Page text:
We took a ride on the Seattle Streetcar today. We still refer to it as the SLUT. Unfortunately, the Seattle Streetcar is no longer the South Lake Union Trolley. But, despite the lack of a fun acronym, we did have a good time running around today in downtown Seattle. Viri was very excited to take the trip, and I think it lived up to his expectations. He fell asleep the second he hit his carseat, and when he woke up, he blearily asked if the train had taken him home. In Viri's world, the trains are benevolent and don't need rails. It's a fun world.

Sunday is our official, recognized by the governing bodies, tax deductable family fun day. We make it a point every Sunday afternoon to get out and do something that we want to do. Sometimes, like today, we let Viri decide. When Arkaedi gets older, she'll pick some too. If she chose now, we'd just all stay home and nurse and toddle around the kitchen, and it wouldn't be fun for anyone. Herc and Sarah accompanied us today, so it was a family and friends fun day. Sarah actually voted for the stay home and toddle and nurse option, but we went with the Viri plan, thankfully. (If there are any Grinchs around that need help, the sheer wonderfulness of watching Arkaedi Sue toddle around the kitchen will make anyone's heart grow three sizes.)

It ended up being a nice enough day, and we got in a little walk and a quick run through downtown. I definitely don't miss living there, but it's fun to visit. I like the size of Seattle's center. It isn't huge, but there is a lot to see and do if you want. The market was fun, especially, even though the vegan cinnamon rolls usually for sale in one of the little bakeries were all sold out by ten. You'd think they'd see my little cadre of hungry vegans and make more...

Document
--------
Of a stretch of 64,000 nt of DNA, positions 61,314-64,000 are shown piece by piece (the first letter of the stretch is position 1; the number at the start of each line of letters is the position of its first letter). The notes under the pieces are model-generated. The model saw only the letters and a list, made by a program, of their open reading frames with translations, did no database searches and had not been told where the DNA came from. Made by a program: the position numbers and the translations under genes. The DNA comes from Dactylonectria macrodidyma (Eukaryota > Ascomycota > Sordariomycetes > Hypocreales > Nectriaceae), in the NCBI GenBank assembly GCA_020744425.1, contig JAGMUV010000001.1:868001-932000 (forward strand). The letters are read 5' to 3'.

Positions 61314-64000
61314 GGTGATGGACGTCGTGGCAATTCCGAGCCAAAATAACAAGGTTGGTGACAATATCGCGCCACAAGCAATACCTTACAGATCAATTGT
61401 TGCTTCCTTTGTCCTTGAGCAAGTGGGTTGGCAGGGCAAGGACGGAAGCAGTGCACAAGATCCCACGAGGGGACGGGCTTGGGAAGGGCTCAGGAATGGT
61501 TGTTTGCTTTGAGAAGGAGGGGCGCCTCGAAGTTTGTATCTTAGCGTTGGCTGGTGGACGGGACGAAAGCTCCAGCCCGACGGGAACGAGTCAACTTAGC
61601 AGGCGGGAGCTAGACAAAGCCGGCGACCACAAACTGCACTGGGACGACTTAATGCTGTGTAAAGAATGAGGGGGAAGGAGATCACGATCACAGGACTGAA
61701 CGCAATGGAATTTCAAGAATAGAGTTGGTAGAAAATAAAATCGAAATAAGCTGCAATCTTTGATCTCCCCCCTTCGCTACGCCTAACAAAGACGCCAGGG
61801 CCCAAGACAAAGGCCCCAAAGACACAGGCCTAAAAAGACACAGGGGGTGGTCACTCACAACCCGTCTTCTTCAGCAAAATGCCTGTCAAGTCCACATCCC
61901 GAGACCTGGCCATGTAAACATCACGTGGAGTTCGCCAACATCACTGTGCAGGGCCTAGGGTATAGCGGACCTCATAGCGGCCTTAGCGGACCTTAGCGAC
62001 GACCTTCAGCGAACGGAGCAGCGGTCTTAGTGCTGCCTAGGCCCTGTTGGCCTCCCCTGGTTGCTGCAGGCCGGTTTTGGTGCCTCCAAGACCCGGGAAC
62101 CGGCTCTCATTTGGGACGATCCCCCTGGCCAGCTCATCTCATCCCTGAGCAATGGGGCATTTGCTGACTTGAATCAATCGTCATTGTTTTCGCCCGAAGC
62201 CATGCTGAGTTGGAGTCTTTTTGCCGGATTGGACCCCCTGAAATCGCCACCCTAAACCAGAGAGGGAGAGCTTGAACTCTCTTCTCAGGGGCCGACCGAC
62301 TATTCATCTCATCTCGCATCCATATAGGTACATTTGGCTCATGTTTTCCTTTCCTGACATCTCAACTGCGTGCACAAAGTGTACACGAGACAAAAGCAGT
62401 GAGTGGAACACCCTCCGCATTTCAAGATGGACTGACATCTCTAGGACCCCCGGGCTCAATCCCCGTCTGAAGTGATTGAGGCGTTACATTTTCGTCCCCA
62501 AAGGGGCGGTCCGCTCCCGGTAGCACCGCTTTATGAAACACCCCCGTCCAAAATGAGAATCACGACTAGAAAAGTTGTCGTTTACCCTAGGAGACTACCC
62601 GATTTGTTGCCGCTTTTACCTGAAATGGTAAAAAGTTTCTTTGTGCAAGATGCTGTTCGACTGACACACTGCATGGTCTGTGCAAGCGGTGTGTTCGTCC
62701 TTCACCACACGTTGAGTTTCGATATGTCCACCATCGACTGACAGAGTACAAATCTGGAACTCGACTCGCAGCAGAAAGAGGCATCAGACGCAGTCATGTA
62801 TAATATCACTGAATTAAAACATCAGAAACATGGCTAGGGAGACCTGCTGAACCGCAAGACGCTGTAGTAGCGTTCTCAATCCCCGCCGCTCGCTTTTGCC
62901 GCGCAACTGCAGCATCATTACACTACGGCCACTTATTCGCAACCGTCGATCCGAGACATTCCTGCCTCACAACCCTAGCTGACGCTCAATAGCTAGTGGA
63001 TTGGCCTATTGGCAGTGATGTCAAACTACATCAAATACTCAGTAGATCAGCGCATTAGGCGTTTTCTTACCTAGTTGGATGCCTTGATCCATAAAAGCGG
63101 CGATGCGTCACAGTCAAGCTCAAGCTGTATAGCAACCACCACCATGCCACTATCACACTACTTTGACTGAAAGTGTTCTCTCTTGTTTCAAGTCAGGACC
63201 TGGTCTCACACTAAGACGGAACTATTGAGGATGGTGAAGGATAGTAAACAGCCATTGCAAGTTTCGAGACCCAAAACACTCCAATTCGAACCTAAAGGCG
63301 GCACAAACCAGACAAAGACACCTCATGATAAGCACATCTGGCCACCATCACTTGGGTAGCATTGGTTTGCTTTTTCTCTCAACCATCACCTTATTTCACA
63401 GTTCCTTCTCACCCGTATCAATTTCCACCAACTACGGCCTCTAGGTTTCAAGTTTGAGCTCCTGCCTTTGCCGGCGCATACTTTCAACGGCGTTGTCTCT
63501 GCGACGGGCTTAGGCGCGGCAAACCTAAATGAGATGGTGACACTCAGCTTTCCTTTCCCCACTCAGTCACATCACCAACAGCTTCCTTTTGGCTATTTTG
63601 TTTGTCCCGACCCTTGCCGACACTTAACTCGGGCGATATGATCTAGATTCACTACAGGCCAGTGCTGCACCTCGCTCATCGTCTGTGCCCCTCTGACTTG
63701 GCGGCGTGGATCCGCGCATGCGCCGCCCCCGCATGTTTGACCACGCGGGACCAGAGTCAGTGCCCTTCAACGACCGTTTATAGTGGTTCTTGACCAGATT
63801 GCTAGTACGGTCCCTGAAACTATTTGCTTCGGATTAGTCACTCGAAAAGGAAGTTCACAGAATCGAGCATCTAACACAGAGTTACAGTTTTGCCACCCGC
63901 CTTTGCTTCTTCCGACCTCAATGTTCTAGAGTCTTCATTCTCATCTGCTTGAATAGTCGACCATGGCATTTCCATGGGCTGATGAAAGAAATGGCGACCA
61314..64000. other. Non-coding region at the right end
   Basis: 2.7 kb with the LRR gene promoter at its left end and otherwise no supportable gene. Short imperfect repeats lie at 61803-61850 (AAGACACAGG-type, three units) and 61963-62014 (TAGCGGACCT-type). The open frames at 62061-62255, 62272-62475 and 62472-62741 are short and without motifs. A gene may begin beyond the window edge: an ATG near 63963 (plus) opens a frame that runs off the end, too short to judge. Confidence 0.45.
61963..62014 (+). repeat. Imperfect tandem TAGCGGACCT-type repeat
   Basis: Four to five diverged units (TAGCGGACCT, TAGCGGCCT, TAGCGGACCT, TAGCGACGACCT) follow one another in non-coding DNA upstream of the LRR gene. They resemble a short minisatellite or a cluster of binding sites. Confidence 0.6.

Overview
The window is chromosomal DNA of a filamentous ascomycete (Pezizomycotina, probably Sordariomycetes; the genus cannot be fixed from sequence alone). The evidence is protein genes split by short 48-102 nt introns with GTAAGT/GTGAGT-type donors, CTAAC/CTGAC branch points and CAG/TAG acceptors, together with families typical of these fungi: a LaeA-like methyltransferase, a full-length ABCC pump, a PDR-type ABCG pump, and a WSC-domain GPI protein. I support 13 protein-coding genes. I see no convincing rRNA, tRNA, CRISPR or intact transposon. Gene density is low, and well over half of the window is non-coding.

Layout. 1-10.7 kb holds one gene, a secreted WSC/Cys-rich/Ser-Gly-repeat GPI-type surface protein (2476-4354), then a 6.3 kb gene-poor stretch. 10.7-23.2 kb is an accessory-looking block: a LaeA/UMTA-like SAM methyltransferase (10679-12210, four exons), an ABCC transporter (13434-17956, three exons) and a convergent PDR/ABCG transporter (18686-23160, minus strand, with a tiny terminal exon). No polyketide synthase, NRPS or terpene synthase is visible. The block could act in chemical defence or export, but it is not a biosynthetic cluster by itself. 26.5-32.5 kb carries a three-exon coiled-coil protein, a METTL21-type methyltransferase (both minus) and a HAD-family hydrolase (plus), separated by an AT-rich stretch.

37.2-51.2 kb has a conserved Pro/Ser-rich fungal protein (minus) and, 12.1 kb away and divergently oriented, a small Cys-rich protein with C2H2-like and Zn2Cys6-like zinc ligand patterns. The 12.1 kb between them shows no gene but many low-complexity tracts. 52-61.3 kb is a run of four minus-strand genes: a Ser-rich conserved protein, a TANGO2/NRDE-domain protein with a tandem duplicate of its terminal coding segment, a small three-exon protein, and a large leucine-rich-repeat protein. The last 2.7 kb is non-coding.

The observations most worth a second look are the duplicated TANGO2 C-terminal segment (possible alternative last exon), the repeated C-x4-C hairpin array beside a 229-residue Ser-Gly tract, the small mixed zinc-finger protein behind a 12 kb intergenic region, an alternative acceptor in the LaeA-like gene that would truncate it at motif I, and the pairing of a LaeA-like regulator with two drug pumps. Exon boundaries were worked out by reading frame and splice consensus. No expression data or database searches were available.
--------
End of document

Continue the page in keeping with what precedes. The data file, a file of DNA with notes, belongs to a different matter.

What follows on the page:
All in all, a great day, one of the days that makes me happy to be who I am and where I am. The decisions I know were right, that I never think twice about or begin to regret, are exactly three. The decision to marry Jaime, and to try and have Viri, and later Arkaedi Sue. Days like this remind me why I never think twice about those.

Saturday, February 21, 2009

West By God And Economic Downturns

I attempt to keep things simple in my daily affairs. I talk about spring, or the weather. In these times, with my crowd, however, discussions of the economic situation are unavoidable. Everyone I know is affected by it, and even in my job, unrelated as it would seem, it comes up. People need extra childcare, they are more inclined to trade, etc. It really makes me wonder how other places are doing. Talking to J's dad, he doesn't see the recession/depression affecting them. I think he's just used to an economy with higher general unemployment and a tendency to see the economy in negative ways. Since I was a small child in West Virginia, it's been a tough place to work. I remember the factories slowly closing down in my teens, and the place getting shabbier and shabbier. It doesn't look any better now. One of the recent times I visited, I tried to count the number of gambling establishments, and lost count around fifty. It was funny, and sad. Like inflatable furniture. (Thank you Simpsons. I will quote you till I die.)